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Reflection of the year: 

“You no longer have the middle classes buying something beautiful to put on the wall and hang on to it. This is a thing of the past.”

After 2 years of doubts and uncertainty, and despite the war having a huge impact, 2022 marked a reversion to the pre-pandemic world, with renewed confidence in the art market, the launch of new art fairs, and the return of in-person exhibitions.

This year saw the comeback of Art BaselManifestaDocumenta, Venice Biennale, Istanbul Biennial, and several other international fairs. 

The 59° Venice Biennale “The Milk of dreams”, curated by Cecilia Alemani, closed in November its record edition: with more than 800thousand tickets sold, it’s the highest attendance in the 127 years of history of the Venice Biennale.


Whitney Biennial took place after a year of suspension due to COVID. Titled “Quiet as It’s Kept”, the 2022 edition featured an intergenerational and interdisciplinary group of sixty-three artists and collectives whose dynamic works reflect the challenges, complexities, and possibilities of the American experience today.

Two new art fairs were inaugurated this year: ‘Paris+, par Art Basel’, a new section of the Art Basel set at the feet of the Tour Eiffel, and the Frieze Seoul, the first Asian fair that included more than 118 galleries worldwide.

The auction houses are creating again, and in general, the art market is rising up, in a positive trend after 2 years of stasis.

Philips declared 2022 as “the best year ever”, with auction sales for $1.3 billion, the highest annual total in the company’s history for the second consecutive year, and has beaten the most valuable lot ever of the auction house: ”Untitled” by Jean-Michel Basquiat from the collection of Yusaku Maezawa, which made 85 million dollars.

With its 8.4 billion dollars made, Christie’s is the undisputed queen of international auction sales.

The first place on the podium was taken by Andy Warhol with the award of $195 million of his “Blue Marilyn”. In addition to being the most expensive work of 2022, it has become the most expensive American artwork ever sold and the most expensive work of the 20th century auctioned off.

Andy Warhol, Blue Marilyn


Second and third positions are still taken by Christie’s with “Les Poseuses, Ensemble (Petite version), 1888” by George Seurat, sold for $149,2 million, and “La Montagne Sainte-Victoire, 1888-90” BY Cezanne, sold for $ 137,7 million.

This year art world experienced two of largest and most exceptional art collections’ sales.
One was Macklowe collection auctioned in May, which generated $922 m,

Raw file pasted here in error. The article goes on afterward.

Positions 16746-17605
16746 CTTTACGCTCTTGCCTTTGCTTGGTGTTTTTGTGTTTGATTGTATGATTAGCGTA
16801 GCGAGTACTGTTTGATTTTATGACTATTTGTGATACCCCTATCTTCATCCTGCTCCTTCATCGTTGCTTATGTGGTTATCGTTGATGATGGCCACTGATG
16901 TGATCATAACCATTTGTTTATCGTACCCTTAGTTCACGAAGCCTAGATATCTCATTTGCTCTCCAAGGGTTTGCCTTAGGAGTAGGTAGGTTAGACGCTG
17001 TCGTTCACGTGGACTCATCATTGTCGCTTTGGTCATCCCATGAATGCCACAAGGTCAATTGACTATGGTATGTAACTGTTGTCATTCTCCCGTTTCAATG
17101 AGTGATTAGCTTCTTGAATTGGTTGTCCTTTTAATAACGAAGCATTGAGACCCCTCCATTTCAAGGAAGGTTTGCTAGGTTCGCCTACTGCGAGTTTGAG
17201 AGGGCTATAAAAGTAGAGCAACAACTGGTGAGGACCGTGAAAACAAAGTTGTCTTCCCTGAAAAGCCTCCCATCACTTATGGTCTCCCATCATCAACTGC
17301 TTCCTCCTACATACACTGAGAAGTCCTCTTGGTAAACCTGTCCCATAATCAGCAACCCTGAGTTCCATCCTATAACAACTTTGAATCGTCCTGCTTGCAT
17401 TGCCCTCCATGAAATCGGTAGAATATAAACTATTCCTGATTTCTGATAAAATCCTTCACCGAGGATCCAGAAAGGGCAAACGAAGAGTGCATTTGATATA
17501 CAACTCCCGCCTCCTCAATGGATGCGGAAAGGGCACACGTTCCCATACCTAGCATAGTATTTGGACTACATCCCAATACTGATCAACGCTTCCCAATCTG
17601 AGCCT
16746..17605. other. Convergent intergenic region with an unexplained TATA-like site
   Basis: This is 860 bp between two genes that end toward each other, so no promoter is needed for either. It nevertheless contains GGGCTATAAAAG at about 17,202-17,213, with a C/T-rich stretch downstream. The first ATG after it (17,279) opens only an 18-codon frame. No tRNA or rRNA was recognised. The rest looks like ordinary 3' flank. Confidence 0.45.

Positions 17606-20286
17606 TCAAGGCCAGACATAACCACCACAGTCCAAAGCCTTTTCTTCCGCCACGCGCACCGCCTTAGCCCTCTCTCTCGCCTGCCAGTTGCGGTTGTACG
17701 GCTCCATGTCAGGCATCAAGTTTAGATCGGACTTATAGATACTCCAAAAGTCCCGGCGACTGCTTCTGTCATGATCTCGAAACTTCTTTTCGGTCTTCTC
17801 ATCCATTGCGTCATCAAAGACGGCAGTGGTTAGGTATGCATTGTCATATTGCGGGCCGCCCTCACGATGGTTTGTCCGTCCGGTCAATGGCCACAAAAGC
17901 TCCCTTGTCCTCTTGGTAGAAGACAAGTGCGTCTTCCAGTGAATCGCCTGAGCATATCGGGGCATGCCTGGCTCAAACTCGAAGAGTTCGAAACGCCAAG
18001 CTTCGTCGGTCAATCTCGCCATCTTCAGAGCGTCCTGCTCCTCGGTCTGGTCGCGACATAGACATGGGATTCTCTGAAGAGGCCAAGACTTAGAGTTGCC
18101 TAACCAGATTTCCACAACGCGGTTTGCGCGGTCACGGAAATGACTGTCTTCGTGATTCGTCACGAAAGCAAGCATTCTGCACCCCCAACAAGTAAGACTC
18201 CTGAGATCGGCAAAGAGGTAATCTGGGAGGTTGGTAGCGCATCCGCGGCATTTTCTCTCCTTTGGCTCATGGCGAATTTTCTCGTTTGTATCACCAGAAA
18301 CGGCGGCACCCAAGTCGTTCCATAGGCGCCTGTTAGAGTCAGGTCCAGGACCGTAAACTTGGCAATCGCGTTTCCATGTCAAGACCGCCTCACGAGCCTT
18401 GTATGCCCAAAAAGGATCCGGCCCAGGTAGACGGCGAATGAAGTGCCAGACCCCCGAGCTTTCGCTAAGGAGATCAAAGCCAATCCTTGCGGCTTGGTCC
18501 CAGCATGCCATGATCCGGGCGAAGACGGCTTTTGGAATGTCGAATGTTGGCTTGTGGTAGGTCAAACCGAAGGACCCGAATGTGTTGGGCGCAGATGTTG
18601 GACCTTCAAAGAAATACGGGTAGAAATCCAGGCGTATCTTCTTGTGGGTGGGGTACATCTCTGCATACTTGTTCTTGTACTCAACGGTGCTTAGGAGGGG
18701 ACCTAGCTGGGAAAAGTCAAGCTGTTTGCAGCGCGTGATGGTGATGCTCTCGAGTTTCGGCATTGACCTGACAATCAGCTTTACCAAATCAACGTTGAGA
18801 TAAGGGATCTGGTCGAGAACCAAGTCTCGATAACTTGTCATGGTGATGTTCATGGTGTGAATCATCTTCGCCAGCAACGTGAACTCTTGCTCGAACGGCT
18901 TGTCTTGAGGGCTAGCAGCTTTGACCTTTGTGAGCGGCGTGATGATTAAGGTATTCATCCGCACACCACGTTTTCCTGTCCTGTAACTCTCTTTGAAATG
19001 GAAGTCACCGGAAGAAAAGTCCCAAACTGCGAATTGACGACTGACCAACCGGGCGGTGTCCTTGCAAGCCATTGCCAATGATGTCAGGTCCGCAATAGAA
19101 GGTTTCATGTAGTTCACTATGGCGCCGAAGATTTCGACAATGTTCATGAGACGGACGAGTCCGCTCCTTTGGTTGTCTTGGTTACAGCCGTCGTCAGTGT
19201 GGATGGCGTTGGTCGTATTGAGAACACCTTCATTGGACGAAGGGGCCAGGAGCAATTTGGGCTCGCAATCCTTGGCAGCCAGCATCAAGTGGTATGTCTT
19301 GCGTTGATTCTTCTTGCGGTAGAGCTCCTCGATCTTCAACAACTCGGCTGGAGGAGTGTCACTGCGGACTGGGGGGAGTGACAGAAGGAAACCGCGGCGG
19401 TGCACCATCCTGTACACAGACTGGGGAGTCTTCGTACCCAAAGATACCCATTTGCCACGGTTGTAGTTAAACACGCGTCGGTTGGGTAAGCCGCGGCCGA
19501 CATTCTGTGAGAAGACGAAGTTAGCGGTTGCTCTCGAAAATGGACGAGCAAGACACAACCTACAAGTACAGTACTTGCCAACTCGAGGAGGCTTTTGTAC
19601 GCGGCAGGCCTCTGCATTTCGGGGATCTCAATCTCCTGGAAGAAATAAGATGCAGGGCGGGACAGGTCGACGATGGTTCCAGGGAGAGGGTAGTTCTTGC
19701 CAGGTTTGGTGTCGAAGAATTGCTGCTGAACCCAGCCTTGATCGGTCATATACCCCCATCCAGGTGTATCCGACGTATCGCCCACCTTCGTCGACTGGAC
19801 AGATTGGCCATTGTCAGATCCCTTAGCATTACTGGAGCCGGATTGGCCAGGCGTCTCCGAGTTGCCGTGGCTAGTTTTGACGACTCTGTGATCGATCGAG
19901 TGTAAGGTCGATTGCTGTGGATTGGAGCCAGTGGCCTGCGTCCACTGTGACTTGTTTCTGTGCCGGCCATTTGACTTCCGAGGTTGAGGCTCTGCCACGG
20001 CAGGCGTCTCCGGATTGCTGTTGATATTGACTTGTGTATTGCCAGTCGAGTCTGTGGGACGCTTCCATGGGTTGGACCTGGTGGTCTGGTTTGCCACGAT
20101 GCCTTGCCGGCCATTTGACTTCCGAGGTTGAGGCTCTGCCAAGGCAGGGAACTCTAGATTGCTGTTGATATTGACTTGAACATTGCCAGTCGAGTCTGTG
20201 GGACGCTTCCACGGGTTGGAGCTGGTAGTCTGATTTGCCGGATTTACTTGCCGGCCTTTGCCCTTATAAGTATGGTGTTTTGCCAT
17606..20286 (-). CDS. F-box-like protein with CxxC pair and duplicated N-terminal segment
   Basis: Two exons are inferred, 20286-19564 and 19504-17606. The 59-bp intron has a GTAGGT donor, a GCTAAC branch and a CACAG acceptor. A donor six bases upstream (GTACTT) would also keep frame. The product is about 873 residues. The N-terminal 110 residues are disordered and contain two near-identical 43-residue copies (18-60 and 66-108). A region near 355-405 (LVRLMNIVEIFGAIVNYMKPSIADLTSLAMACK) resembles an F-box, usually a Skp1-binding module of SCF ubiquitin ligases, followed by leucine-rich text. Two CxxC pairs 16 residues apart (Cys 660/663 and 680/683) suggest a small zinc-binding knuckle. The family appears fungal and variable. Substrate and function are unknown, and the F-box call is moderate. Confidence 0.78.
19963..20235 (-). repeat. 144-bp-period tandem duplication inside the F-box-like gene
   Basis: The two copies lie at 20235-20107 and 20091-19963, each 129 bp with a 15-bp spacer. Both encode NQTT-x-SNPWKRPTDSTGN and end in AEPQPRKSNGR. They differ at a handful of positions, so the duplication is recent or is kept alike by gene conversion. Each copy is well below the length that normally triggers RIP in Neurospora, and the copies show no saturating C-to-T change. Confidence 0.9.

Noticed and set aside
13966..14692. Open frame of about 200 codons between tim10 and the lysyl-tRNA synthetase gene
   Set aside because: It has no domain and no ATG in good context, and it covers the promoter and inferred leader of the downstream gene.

the other one Microsoft co-founder Paul Allen’s collection sold in November for $1.5 bn, which became the biggest art sale in history, and setting numerous new auction records.

The only negative trend in auction selling is set by China, due to the zero-tolerance policy on COVID.

China, in fact, in the same period of 2020/2021 was the unchallenged leader of this segment while today it has lost the -33% and left the head of the market that has been regained by the United States, growing by +20%.

It was undoubtedly a banner year for the ultra-contemporary market and the under-40 artists.
The number of artists under 40 at auction increased fivefold and their turnover increased twenty-six times in just over twenty years and in the first half of 2022 stood at a record figure of 200.9 million dollars.

Lucy Bull had one of the most impressive auction debuts of the year: Special Guest (2019) sold for $907,200 at Sotheby’s in May. Anna Weyant had her breakthrough year, with 15 paintings sold at auction in 2022, ranging in price from $150,000 to $1.6 million. 

Rachel Jones is one of the most promising British artists working today; her works have been acquired by esteemed institutions worldwide, and her painting “Spliced Structure” broke the million-dollar mark and set the promising artist’s current auction record.

In “The Milk of Dreams” exhibition at the 59th Venice Biennale, one room was dedicated to Louise Bonnet’s Pisser Triptych”, a work with recalls religious iconography, apart for its subject matter: hulking bodies peeing. Bonnet’s work is becoming increasingly welcome beyond just institutional spaces.


Anna Weyant, Falling Woman, 2020

Courtesy of Sotheby’s


Lucy Bull, 8:50, 2020

Courtesy of Phillips


Rachel Jones, Spliced Structure (7), 2019

Courtesy of Bonhams


Louise Bonnet, Pisser triptych, Venice Biennial, 2022


Abstraction & Surrealism rising again

If in 2021, figuration was everywhere, but this year, the tide seems to be shifting and abstraction is taking over faces, objects, and recognizable objects. Paintings are still the favorites for collectors, but the trend seems to shift more to abstracted figures and metaphors.

For instance, at Gagosian’s Frieze London fair, abstract painter Jadé Fadojutimi’s works, each priced at £500,000 were sold out before the fair even opened.

Jadè Fadojutimi, There exists a glorious world. Its name? The Land of Sustainable Burdens, 2020


“The Milk of Dreams” exhibition at Venice Biennale presented the subconscious, the mythical, and the spectral through a female-led list of Surrealists like Jane Graverol, Unica Zürn, and Alice Rahon, alongside contemporary artists like Dora Budor, Marianna Simnett, and Raphaela Vogel, who explore those themes in new ways.


How about NFTs?

NFTs, a trend that I’ve talked about that seems to be taking over the world at the end of 2021, seems now like a big bubble ready to implode: if in February Pak’s “Clock” was sold for a record $53 million in Ethereum, and plenty of galleries moved to cater to this new segment of collectors, by May, much of the shine of blockchain-based works was depleted by the enormous crash in the prices of cryptocurrencies.